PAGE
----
Simple Concrete Raised Garden Beds – Part 1

Assemble the END WALLS – Form for Concrete Raised Garden Beds

Here’s where we’re going to assemble the end wall pieces together and we’re going to use some #6 1-5/8″ drywall screws put them together with and a little bit of wood glue.

Assembling the form parts

If you’ve got some exterior wood glue that would probably be preferable but I think any wood glue would probably be fine.

Assembling the form parts

Use our miter box to help hold some of the pieces together. What I like to do is to just visualize how it’s going to go. So I’ve got my Part B here part and D there and then I’ve got my Part C like that and then what I like to do is where D and E meet I’m going to put two double lines like that and then where Part C and D meet I’m just going to put a single line across that so when I’m moving pieces around to put it together then it’s easy for me to figure out okay which piece was from where right so then I know that these two were meant to go together like this.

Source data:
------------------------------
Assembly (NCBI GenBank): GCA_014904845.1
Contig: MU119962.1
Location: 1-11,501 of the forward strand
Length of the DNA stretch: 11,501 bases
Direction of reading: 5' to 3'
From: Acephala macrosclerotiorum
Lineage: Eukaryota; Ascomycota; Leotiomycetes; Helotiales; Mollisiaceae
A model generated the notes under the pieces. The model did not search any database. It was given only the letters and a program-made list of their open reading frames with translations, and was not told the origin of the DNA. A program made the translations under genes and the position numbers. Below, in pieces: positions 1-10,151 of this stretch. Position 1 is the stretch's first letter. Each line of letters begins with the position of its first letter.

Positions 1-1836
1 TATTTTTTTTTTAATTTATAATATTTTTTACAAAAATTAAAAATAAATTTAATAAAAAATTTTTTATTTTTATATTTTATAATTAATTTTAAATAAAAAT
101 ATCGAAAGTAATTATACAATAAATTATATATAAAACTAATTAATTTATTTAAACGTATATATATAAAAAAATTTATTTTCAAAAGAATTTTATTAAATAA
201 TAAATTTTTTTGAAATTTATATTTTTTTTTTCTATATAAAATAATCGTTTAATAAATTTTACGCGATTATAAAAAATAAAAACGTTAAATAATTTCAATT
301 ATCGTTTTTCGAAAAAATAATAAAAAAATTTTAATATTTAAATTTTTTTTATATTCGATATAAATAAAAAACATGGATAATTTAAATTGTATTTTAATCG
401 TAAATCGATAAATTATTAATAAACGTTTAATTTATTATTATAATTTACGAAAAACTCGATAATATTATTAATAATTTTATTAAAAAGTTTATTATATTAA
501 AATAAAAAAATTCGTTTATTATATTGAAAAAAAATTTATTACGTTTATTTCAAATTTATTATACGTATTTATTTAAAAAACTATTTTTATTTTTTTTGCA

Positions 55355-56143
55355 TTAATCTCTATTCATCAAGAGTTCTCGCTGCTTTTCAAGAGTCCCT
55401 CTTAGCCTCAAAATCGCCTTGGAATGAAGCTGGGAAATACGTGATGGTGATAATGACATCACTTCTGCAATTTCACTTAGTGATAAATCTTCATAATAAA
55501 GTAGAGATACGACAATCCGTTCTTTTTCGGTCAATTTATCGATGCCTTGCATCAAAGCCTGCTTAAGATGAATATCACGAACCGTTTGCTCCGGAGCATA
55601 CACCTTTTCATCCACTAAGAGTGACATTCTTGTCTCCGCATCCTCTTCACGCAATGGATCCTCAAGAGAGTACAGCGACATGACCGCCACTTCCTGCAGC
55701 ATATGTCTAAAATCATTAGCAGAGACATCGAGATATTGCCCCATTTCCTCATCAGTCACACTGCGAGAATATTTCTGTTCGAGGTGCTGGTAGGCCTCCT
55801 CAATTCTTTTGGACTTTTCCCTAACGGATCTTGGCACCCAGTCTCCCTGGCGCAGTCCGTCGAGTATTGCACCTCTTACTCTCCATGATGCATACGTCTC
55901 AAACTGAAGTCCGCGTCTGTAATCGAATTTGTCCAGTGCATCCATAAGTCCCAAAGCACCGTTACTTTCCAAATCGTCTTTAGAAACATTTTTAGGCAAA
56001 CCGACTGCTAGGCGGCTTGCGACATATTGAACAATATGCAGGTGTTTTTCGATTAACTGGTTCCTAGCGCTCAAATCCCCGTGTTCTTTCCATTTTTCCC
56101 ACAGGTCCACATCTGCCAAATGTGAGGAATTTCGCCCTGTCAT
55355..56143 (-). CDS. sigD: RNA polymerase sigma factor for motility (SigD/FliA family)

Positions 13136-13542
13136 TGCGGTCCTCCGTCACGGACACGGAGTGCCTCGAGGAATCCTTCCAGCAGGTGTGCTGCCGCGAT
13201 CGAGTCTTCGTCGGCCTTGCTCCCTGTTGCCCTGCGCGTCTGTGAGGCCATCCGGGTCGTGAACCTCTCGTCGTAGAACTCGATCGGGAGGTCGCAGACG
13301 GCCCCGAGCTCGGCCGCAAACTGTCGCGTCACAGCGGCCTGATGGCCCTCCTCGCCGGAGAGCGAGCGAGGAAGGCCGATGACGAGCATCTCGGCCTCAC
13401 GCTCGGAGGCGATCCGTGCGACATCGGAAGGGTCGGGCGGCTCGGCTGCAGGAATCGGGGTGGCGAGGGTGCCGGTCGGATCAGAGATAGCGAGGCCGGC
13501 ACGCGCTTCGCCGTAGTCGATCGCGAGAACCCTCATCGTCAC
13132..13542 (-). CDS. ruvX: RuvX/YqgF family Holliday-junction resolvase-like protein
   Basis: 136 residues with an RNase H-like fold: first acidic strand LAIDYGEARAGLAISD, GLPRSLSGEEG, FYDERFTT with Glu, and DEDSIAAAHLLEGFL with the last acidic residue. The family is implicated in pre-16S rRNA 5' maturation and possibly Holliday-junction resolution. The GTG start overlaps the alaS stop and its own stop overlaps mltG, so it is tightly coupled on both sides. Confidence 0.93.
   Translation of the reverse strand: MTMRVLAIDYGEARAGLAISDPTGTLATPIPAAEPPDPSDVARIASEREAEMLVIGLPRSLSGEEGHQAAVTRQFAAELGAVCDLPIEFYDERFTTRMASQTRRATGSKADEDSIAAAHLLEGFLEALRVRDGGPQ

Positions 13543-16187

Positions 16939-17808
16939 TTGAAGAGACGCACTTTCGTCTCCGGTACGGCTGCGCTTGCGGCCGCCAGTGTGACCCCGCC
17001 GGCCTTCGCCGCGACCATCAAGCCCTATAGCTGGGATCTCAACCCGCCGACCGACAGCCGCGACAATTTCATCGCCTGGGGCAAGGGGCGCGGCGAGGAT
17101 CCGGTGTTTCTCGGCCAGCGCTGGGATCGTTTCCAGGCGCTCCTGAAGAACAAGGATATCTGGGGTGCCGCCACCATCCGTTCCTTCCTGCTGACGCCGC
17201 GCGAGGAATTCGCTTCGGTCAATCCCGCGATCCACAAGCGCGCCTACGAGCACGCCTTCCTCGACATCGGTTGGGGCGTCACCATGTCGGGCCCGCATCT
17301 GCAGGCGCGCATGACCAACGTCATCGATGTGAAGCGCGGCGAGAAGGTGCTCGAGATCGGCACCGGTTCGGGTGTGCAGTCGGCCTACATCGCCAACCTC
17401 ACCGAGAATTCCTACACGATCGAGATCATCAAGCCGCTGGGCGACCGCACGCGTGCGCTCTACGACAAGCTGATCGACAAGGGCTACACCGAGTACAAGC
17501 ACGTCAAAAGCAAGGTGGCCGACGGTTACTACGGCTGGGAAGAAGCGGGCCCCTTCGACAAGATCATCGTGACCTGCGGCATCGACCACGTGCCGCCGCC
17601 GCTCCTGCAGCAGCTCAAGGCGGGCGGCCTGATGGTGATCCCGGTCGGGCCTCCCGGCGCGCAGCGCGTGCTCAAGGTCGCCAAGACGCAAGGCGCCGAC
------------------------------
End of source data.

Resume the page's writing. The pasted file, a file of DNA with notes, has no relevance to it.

Assembling the form parts

What I do is I’m going to hold those pieces and I’m going to use the miter box to help hold it square use my 1/8 bit and just go slightly in two part what is it part E you see just two little starter holes there and I can apply a little bit of wood glue.

Glue and Screws

Assembling the form parts

Again use these alignment marks to help me remember which way it went take a couple of these little drywall screws and just start them in the pilot holes from Part D.

Assembling the form parts

I’m going to snug those and then I’m gonna check with my fingers to see how this is aligned. It looks pretty good so then I’m going to snug them a little bit tighter by hand. Just so they’re flush with the surface.

DIY Concrete Garden Box - making the ends of the form (Sheet Editor)
Making the ends of the forms, starting the screws by hand

Hand Tighten

Assembling the form parts

And then Part C is going to go like that so again to just hold it in place through the pilot holes into Part C and a little bit of wood glue.

Assembling the form parts

Set them back in place start the screws check for alignment here and then finish tightening by hand.
I like to do it by hand so then I can kind of get a feel if I’m starting to split any of the wood.


All the main components are made now it’s time to test fit and assemble the form for the first time. We’re going to start with the ends.